1. Thus, the naive Candide and his philosopher-master Pangloss get instructively caught up in the Lisbon earthquake, an event of such destructiveness – 30,000 dead – and of such philosophical and theological aftershock as to make 9/11 look like a minor incident. This disaster had occurred as recently as November 1755; while the Inquisition's response to the calamity, that of an auto-da-fé designed to prevent further earthquakes (the heretic-hunt sweeps up Candide and Pangloss) took place in June 1756.

      Look up later about earthquake.

    2. This effect would have been emphasised by the novel's mode: that of the extreme satirical picaresque. It is not – does not try to be – a realistic novel on the level of plot: the narrative proceeds by means of incredible coincidences and enormous reversals of fortune; characters are left for dead, and then improbably revived a few pages later when the argument requires their recall. In this genre, the participants are even more subject than usual to the whims of the puppeteer-novelist, who requires them to be here to demonstrate this, and there to demonstrate that. They have opinions, and represent philosophical or practical responses to life's fortunes and misfortunes; but have little textured interiority.

      What is meant by "picaresque?"; non-realism

    1. ents. Woolf s meditations on art's ability to express life, present in Lily's painting (mother and child "reduced" to a purple shadow), but also in other analogies in the novel, are seen as incorporating Fry's theory of an art which does not "seek to imitate form, but to create form; not to imitate life, but to find an equivalent for lif

      Look up the citation; how does creating form speak to modernist writing generally?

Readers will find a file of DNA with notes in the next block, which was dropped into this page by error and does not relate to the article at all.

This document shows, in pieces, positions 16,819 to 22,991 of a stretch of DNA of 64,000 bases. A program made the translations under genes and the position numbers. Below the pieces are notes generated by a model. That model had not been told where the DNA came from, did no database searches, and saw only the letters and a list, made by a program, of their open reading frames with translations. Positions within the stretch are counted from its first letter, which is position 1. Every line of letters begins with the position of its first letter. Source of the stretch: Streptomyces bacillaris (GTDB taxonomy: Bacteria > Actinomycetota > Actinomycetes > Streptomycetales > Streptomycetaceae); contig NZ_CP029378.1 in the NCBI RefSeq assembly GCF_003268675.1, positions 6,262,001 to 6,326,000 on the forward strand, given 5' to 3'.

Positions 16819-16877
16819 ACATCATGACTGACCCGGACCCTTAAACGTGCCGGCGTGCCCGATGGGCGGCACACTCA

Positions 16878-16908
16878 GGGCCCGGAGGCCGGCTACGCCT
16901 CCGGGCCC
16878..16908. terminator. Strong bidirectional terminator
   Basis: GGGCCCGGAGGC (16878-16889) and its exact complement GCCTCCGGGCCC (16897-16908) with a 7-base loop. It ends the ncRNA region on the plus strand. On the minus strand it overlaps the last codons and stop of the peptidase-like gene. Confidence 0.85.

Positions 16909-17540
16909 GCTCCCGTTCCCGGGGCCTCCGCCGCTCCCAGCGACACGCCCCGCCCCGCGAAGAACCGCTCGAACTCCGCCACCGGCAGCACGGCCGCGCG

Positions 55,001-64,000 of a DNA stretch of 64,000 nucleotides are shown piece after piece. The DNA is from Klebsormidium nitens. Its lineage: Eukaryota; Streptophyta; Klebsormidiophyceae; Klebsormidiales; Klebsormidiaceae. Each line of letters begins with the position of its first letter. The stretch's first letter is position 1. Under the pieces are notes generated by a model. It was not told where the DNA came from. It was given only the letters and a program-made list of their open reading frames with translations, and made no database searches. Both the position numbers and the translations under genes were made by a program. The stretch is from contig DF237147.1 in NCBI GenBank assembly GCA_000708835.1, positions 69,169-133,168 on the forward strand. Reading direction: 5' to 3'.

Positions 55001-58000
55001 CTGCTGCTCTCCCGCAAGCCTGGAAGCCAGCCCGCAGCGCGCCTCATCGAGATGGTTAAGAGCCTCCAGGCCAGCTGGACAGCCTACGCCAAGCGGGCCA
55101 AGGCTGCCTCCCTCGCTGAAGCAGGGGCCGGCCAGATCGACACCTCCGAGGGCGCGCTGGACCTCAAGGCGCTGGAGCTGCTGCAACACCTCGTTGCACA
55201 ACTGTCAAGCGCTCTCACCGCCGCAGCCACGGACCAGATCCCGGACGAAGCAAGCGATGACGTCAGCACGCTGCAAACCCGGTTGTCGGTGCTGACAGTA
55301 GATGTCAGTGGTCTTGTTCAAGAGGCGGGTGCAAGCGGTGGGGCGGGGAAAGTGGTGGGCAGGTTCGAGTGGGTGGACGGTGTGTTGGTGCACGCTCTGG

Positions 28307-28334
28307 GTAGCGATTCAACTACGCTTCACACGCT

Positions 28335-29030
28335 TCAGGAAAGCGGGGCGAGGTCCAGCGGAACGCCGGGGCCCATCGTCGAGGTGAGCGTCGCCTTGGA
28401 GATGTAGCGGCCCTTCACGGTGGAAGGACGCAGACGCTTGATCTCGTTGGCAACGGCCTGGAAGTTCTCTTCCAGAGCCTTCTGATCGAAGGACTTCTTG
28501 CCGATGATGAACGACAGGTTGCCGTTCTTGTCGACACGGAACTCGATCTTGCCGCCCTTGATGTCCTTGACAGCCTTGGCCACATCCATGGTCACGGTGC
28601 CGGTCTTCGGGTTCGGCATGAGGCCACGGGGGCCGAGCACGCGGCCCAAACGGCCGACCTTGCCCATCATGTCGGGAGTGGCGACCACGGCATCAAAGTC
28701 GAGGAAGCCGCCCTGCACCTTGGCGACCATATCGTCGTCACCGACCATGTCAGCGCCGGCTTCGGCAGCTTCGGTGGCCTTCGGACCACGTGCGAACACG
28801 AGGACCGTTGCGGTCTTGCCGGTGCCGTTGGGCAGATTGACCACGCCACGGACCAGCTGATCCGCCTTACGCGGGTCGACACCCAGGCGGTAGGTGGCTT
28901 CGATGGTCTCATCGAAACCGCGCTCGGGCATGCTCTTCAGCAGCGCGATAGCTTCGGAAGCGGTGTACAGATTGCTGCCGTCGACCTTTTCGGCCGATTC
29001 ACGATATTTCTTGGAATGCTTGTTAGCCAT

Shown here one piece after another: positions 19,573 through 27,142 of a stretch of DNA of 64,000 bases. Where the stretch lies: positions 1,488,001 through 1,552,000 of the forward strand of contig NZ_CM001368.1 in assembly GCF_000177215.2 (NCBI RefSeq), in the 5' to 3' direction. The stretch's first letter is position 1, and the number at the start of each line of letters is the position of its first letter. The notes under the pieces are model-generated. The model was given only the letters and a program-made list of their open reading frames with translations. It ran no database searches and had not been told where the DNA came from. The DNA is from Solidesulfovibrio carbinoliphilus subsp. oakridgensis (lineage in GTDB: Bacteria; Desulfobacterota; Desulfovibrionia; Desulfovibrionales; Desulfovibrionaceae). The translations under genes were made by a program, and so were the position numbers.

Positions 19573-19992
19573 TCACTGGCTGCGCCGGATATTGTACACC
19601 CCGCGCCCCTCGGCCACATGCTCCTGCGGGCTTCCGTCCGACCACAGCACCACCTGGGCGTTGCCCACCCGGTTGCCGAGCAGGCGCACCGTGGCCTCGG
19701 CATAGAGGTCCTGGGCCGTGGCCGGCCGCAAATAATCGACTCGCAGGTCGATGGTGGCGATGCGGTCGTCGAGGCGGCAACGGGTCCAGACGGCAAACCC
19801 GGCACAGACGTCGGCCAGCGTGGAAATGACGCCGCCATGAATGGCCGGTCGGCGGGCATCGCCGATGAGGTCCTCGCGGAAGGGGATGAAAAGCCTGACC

1. A culture of enlightenment is “almost inevitable” if only there is “freedom to make public use of one’s reason in all matters” (8:36).

      Is it true that a culture of enlightenment is "almost inevitable"?

  21. Jan 2019
    1. Tumblr, in particular, is designed to facilitate the spread of content through its reblogging feature and as such, is a natural extension of the GIF phenomenon which is a file not only almost immediately divorced from its own specific provenance but from the very concept of provenance.

      Like many other web-based cultural artifacts, GIFs are intended to be shared, remixed, and repurposed with little concern for who originated or created them.

    1. A portal known as the “Door of No Return,” leading to the slave ships, offered the forlorn captives a last glimpse of home, before they were sown to the wind and sold in the West. For nearly four centuries, this traffic continued, seeding the populations of the Caribbean, Brazil, Argentina, Mexico, and Central and North America, and draining societies of their prime populations while fomenting civil conflict among them in order to more effectively cull their people. On the high seas, the vessels jettisoned bodies in such terrible numbers that the poet Amiri Baraka once wrote, “At the bottom of the Atlantic Ocean there’s a railroad made of human bones.”

      Homegoing; The Underground Railroad - the mirroring of railroad imagery as it relates to slavery.

  22. dvc.libguides.com dvc.libguides.com
    1. Women of color and poor women face a double bind in their historic unequal protection by, and justifiable suspicion of, the U.S. legal system.

      It's important to maintain intersectional perspective when considering systems that target race and/or gender.

    1. Since I published this piece, so many people have begun to share their own, different, and equally important experiences; I wanted to bring together some of those perspectives (lightly edited for length and clarity) to keep the conversation going.

      Evidence of the lightning speed of feedback on the web; how representation can be achieved and accessed in different spaces.